Chinese Voices Project: Consumer Culture
A City of Drivers
(1.0 / 355)
The popular image of Beijing as a city of
bicyclists is rapidly becoming a thing of the past, as the family car
comes to be seen not as a luxury but as a basic necessity for middle-class
McMansions in Beijing
(1.1 / 447)
Luxurious new houses are springing up like mushrooms
in the suburbs of Beijing, fueling debates over the ethics of conspicuous
consumption in a nation whose population remains overwhelmingly poor.
Popcorn, Peanuts, and Mao Zedong
(1.1 / 435)
Passengers on a Chinese train are a captive audience
irresistable to hucksters of all stripes, selling--at a healthy profit--everything
from flashlights to Mao Zedong souvenir cards.
In Pursuit of the Perfect Face
(1.2 / 312)
Judging from the number of newspaper ads,
plastic surgery is all the rage among the new rich in Chinese cities.
It's still got a stigma attached to it, though, making it one of the few
forms of luxury consumption you won't hear them bragging about.
Starbucks in the Forbidden City I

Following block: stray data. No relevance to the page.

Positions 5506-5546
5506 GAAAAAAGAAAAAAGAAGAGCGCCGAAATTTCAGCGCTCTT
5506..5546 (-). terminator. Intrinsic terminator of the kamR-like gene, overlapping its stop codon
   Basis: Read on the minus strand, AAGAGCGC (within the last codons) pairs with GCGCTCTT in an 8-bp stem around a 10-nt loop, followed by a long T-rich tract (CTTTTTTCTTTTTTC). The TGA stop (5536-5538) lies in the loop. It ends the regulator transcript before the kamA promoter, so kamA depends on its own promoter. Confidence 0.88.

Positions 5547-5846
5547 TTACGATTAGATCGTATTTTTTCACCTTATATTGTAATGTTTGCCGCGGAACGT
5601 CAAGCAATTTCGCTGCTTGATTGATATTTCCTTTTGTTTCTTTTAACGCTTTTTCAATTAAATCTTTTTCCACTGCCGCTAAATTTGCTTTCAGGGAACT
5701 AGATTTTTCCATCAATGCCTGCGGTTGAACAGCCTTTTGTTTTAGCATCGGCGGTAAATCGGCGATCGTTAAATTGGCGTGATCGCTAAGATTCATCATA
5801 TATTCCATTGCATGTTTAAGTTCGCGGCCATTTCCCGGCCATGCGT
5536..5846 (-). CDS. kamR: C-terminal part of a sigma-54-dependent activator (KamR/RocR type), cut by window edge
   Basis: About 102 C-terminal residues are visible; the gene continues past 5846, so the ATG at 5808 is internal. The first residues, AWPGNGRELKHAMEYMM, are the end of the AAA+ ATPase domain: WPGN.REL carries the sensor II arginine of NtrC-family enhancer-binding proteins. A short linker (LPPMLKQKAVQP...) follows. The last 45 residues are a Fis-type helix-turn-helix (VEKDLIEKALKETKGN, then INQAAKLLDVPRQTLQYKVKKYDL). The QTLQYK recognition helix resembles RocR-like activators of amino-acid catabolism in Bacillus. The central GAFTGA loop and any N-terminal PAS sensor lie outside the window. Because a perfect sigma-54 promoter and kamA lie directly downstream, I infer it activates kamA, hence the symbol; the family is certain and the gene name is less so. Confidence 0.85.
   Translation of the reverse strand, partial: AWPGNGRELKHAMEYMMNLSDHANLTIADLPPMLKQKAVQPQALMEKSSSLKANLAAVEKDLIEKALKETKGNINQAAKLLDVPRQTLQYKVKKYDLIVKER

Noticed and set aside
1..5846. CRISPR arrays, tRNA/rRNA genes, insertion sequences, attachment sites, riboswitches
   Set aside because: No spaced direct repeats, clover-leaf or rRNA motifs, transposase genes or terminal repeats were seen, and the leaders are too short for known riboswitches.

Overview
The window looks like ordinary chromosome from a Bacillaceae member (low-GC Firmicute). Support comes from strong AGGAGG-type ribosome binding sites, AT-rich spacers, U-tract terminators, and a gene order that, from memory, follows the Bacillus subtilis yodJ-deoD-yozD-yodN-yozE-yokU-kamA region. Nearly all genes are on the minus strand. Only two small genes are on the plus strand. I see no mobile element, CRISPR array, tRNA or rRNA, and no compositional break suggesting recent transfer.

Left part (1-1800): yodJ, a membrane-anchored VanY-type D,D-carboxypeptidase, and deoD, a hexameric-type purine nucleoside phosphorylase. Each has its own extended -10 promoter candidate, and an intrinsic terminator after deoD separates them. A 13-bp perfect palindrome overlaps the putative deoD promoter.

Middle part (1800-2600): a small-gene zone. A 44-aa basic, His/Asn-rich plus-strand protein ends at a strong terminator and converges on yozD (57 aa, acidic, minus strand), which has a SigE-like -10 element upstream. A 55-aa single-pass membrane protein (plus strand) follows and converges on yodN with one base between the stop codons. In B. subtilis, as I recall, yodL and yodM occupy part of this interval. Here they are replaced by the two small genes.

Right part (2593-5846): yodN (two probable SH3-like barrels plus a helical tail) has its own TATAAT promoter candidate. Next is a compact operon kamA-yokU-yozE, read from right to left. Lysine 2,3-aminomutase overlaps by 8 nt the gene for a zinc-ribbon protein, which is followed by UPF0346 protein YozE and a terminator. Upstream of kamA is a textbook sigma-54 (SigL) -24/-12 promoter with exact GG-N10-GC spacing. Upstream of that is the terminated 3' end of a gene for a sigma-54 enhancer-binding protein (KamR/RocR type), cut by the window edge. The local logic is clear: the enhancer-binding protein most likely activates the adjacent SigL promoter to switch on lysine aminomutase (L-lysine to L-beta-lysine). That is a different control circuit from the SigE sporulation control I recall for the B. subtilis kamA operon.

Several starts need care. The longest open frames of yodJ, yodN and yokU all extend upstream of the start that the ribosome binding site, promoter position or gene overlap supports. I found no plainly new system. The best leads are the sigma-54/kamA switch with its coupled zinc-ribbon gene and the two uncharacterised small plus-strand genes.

(1.3 / 319)
The Starbucks franchise in the Forbidden
City has been the subject of major controversy in the Beijing blogosphere.
Starbucks in the Forbidden City II
(1.4 / 371)
Another take on the Starbucks controversy.
A Food Poisoning Scare
(1.4 / 481)
Food allergies are always dangerous, but
they're even more so when restaurants don't take measures to accommodate
them. This lunch out in Beijing led to a trip to the hospital--and an
apologetic call from the manager.
A Girl Named Mark
(1.4 / 411)
A trip to a Beijing Walmart reveals a certain
carelessness in the assigning of English names to Chinese cashiers, and
suggests the prestige value of English even in unlikely settings.
Walmarts in Beijing
(1.6 / 318)
Walmart superstores have been blamed for
killing off thousands of small family-owned businesses in US towns; their
effects in Beijing neighborhoods seem, unfortunately, to be much the same.
Christmas Eve Birthday
(1.7 / 265)
A December 24th birthday just isn't the
same since Beijingers have taken up the Christmas habit.
The Changing Culture of Teahouses
(1.8 / 236)
The traditional teahouse in China has gone
the way of the American coffeeshop, from being a casual neighborhood gathering
place to an elite preserve for luxury consumption.